Regardless the size of an organization, a local enterprise or a multifaceted global corporation, Business Interruption (BI) insurance and claims adjustment, are considered as challenges of high complexity by risk managers and underwriters alike. BI losses can involve numerous complex issues requiring interpretation and analysis, many of which can have a major impact on recovery.

BI insurance is a specialty insurance product designed to provide protection for the earnings of a business in the event of a loss. However, time and again companies find themselves struggling with financial problems after a disaster, with policies that fail to address the plethora of issues arising out of large scale loss, leaving too much room for (mis)interpretation at will. In addition, there are many polices not thoughtful enough to provide accepted ways and methods for business interruption loss to be objectively defined.

Proactivity Pays Off

Being proactive is a must-have trait in the risk management business, yet most of the time the BI policy is put aside, until disaster strikes. The purpose for business interruption coverage is to ensure that company earnings should be rolled back to a state of the same results that would have been reported had no loss occurred.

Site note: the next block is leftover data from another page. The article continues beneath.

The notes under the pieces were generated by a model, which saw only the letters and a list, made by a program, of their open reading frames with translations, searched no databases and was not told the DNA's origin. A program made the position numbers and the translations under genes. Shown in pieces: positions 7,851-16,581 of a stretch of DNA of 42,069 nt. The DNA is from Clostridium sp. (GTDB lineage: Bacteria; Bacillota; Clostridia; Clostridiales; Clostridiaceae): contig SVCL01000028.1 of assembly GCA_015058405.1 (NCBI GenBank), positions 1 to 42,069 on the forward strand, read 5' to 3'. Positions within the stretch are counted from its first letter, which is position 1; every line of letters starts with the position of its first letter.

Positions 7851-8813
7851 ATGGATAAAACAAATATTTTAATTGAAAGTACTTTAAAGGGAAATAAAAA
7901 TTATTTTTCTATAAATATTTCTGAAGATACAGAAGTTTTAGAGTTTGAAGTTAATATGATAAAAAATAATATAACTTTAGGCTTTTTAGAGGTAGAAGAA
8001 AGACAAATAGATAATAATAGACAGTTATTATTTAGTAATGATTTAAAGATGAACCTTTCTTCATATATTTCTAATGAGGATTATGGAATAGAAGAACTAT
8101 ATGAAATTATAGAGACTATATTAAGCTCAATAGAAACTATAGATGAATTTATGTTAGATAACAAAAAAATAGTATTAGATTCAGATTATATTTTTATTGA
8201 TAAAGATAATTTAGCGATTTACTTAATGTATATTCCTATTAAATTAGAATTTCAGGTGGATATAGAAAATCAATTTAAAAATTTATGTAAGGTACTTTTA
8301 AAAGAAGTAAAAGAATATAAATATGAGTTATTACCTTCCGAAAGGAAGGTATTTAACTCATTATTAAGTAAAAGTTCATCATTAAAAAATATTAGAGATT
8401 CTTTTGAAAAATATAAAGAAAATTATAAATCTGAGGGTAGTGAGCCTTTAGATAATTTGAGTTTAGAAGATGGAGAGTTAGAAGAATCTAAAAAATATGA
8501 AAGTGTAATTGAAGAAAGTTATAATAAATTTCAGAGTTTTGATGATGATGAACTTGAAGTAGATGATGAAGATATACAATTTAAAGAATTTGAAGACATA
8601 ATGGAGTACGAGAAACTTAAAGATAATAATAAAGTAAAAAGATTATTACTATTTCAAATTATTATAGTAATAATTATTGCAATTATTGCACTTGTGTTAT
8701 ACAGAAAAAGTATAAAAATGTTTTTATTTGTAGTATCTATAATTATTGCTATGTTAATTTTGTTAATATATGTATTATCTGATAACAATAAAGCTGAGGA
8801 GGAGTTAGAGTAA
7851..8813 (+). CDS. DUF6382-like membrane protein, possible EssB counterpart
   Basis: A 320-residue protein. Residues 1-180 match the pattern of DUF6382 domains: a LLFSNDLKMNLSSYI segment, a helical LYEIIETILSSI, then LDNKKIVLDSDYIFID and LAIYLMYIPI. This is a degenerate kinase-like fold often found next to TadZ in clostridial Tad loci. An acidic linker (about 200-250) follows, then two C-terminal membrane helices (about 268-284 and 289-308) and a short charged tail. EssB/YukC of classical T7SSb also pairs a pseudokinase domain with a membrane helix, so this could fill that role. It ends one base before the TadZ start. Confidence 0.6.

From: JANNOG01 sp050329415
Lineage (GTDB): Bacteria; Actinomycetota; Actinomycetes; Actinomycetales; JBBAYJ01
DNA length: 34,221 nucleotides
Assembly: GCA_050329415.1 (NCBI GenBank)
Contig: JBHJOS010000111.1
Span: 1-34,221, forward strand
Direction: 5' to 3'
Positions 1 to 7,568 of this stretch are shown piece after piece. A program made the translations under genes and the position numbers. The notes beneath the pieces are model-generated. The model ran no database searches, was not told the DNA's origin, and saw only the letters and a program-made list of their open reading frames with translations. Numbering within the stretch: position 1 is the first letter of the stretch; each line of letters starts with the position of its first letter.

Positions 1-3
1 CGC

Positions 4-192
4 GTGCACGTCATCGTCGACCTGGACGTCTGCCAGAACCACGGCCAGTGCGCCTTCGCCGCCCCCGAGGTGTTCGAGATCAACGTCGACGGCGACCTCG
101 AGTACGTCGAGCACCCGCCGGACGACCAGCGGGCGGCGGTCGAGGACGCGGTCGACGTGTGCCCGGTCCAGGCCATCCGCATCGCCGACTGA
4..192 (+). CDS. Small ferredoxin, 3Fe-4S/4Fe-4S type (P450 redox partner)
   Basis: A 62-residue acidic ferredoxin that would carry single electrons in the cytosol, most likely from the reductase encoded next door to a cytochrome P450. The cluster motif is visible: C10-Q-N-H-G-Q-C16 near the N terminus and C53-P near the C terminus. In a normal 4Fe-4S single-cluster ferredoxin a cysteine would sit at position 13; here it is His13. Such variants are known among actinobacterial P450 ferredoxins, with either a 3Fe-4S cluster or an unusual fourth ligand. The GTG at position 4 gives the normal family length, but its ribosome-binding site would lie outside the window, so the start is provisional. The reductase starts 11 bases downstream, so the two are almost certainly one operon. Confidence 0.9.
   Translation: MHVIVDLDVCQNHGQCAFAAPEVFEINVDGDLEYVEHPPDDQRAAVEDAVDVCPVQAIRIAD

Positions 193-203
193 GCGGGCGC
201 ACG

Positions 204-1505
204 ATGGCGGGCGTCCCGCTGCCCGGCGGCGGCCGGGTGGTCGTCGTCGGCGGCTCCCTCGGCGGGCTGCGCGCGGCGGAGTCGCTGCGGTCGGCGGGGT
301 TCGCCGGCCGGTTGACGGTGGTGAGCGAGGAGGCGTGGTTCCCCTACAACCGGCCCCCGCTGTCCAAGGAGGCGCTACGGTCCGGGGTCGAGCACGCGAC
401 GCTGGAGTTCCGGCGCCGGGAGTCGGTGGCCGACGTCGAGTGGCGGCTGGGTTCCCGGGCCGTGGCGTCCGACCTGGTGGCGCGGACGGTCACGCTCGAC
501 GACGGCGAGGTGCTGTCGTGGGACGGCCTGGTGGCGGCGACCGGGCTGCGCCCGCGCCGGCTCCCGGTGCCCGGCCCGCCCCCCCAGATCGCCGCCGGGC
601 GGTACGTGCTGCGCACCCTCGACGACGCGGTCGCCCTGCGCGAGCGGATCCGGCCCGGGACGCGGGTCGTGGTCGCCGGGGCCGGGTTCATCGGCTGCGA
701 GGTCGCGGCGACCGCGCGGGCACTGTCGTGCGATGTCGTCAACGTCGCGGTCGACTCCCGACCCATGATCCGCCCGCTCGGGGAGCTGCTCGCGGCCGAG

A review of your BI policy by a qualified third party, an experienced risk management consultant – BI specialist, will help you assess where you stand with your policy, so that you know what is and what isn’t covered, and how you will be able to fill potential gaps. Key points to take into serious consideration can be: a) the right type of cover for your scope and line of business, b) adequate limits for your particular exposure, c) special endorsements regarding the period of interruption coverage, contingent business interruption, utility service interruption, and claim preparation expenses, among others, d) deductibles how they work, if in-line with your company needs, e) exclusions and how they affect your business.

It may sound simple and easy; someone goes over the policy terms and perhaps makes a quick shopping list to discuss with their ‘insurance person’. Unfortunately it doesn’t work that way, although this is more often than not the ‘normal’ way(and then, disaster strikes and lessons are learned).